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Wendy Greuel and Eric Garcetti lay out ideas for fiscal change

L.A.'S RACE FOR MAYOR

Both L.A. mayoral candidates suggest changes in the city's pension systems. Greuel says the City Council budget should be trimmed by 25%; Garcetti responds such a cut has already been made.

April 03, 2013|By Seema Mehta and Catherine Saillant, Los Angeles Times
  • L.A. City Councilman Eric Garcetti and L.A. City Controller Wendy Greuel are seeking to highlight what they say are needed reforms in city government, an apparent response to criticism that they have avoided specifics on solving chronic budget problems.
L.A. City Councilman Eric Garcetti and L.A. City Controller Wendy Greuel… (Los Angeles Times )

Los Angeles mayoral candidates Wendy Greuel and Eric Garcetti on Wednesday sought to highlight what they say are needed reforms in city government, an apparent response to criticism that they have avoided specifics on solving chronic budget problems.

Greuel said she would consider raising the retirement age for current city workers, along with other changes to the city's pension systems.

But she said she would seek changes only through collective bargaining, not by forcing new rules on workers. Consulting with both business and labor would help break the "paralysis" at City Hall and is a key difference between herself and Garcetti, Greuel said during an appearance at Cal State Northridge.

FULL COVERAGE: L.A.'s race for mayor

"I'm looking at current employees on age, on pension capping, on pension spiking. Those are a variety of things that I have put on the table,'' Greuel said. "My relationship both with business and labor has been to have them part of the decision-making, as being at the table and negotiating."

She said she "absolutely" told labor leaders during private talks in which she sought their endorsement that further "sacrifices" might be on the table.

"They are receptive to being at the table, they are receptive to looking at all of the options so that we can ensure that we have a pension system that actually is sustainable,'' she told reporters. "It doesn't benefit anyone if a pension system if not sustainable."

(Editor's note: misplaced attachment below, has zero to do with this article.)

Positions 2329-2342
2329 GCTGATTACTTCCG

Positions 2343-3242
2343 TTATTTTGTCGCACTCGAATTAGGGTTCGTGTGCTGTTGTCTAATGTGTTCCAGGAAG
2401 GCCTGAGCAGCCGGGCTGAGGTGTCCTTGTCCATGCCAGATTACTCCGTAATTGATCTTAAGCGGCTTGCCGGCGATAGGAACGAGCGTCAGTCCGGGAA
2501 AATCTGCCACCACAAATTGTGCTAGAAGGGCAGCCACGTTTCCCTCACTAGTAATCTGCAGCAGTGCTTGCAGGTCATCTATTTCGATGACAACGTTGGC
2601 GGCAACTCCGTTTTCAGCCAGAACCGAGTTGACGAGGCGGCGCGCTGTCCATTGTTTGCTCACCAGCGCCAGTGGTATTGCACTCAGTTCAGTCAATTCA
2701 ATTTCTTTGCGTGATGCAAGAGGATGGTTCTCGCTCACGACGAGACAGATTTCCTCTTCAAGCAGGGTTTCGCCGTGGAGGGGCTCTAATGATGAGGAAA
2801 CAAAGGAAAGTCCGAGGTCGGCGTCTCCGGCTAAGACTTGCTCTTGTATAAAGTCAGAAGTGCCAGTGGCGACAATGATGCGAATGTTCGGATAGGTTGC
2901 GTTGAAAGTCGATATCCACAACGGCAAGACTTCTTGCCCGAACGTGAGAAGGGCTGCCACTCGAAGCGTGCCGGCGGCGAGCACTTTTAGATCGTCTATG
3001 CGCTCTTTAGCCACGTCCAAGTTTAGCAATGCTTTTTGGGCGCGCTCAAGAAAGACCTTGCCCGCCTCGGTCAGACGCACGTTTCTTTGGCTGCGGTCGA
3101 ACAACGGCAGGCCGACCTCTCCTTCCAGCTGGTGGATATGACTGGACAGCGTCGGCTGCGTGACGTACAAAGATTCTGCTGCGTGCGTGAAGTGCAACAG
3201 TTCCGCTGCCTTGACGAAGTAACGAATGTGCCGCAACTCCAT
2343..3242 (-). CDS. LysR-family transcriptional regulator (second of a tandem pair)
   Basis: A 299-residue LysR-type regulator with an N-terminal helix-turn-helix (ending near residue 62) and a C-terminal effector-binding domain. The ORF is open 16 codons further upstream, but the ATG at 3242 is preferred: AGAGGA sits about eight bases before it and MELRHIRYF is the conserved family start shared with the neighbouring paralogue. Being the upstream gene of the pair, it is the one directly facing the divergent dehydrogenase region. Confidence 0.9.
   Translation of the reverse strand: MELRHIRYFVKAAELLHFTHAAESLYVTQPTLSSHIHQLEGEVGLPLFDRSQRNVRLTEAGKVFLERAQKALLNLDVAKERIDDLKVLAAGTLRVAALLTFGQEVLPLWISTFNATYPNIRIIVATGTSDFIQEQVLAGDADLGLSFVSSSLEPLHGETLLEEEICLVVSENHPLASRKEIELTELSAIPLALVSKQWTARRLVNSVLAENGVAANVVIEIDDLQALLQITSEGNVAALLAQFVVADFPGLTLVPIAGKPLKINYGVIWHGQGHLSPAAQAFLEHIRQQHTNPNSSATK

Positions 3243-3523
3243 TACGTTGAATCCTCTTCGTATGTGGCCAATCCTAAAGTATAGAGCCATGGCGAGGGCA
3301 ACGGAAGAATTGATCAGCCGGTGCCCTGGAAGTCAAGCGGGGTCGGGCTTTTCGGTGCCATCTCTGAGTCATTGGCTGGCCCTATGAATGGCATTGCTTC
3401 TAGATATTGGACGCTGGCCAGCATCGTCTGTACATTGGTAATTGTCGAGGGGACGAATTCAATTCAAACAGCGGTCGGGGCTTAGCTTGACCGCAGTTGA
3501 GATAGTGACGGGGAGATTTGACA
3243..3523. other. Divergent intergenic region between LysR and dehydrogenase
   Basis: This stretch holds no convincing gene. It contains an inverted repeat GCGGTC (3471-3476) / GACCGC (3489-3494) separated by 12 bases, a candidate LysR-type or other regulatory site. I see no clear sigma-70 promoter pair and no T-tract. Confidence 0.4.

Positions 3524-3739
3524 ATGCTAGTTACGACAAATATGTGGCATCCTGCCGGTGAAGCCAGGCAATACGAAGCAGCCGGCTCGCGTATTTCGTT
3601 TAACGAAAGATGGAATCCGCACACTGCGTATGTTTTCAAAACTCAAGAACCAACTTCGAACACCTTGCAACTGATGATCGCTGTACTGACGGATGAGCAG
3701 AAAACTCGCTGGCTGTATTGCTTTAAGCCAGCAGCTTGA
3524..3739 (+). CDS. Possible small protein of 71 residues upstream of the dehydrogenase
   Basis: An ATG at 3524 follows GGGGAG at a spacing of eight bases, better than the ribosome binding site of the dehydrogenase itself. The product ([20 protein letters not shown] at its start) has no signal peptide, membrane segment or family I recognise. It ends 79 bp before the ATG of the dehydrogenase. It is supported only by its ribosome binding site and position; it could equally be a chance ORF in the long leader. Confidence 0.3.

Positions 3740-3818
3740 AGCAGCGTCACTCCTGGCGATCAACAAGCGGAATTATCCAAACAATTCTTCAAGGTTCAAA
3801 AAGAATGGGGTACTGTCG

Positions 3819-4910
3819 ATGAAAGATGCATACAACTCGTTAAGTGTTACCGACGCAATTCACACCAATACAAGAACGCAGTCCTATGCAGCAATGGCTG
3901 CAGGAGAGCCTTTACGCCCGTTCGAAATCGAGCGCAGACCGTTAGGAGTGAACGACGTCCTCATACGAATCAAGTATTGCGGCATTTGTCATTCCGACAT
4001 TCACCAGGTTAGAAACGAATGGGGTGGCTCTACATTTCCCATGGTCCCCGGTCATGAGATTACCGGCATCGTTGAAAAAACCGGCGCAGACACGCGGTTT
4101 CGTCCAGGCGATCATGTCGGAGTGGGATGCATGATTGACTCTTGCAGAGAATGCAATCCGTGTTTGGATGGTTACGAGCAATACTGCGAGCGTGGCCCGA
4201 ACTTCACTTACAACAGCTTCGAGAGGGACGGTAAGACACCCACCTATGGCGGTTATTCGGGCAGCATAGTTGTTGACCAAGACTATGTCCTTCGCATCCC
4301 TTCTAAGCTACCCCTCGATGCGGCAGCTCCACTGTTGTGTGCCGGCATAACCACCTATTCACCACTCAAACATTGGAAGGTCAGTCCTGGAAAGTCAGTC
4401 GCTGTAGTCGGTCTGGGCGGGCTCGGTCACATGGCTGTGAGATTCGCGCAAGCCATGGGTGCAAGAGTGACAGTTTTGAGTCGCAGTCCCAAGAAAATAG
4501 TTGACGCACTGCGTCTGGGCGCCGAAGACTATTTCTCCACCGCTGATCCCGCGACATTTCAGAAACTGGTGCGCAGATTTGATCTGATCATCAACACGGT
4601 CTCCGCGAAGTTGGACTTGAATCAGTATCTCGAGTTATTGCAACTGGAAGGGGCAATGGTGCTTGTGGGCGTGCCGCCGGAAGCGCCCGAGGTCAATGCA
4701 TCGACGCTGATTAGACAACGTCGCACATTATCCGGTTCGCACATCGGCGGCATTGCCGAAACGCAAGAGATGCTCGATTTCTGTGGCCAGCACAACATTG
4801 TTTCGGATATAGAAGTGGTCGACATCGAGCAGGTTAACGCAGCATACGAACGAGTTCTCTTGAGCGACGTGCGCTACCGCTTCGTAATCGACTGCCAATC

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Civilian workers currently can retire as early as age 55; police and fire employees can step down with full benefits beginning at age 50.

The city is forecasting $999 million in pension costs for the 2013-14 fiscal year, up from $848 million this year.

A day earlier, Greuel proposed that budgets for the City Council and the mayor be cut by 25%. Garcetti responded Wednesday, saying such a reduction was inconsequential given the size of Los Angeles' deficit problem, estimated to be up to $165 million in the coming year.

"That's a drop in the bucket," Garcetti told reporters after a campaign event in Echo Park.

"What we have to be doing is not only leading by example, as we've done, but we need to look at pension reform, [employee] healthcare reform, those things that really give us bang for the buck, and most importantly, growing the economy. I think that's really the long-term path to making sure we don't have budget deficits at all."

Garcetti also said council offices had already trimmed expenses nearly 25%.

"That was the responsible thing to do in a recession, so that is something we've actually done," he said. "While others, again, are talking about what they would do, we've done it."

Garcetti went on to accuse Greuel of repeatedly overspending her city controller's office budget, an assertion that prompted questions about the councilman's record. The Times found, based on the accounting used by Garcetti, that the City Council overspent its budget by a even larger margin under Garcetti's presidency.

Greuel's spokeswoman, Shannon Murphy, said when all appropriations and other funding are considered, the controller's office operated within its allocations.

"Controller Greuel has always spent less than budgeted," Murphy said.

seema.mehta@latimes.com

catherine.saillant@latimes.com

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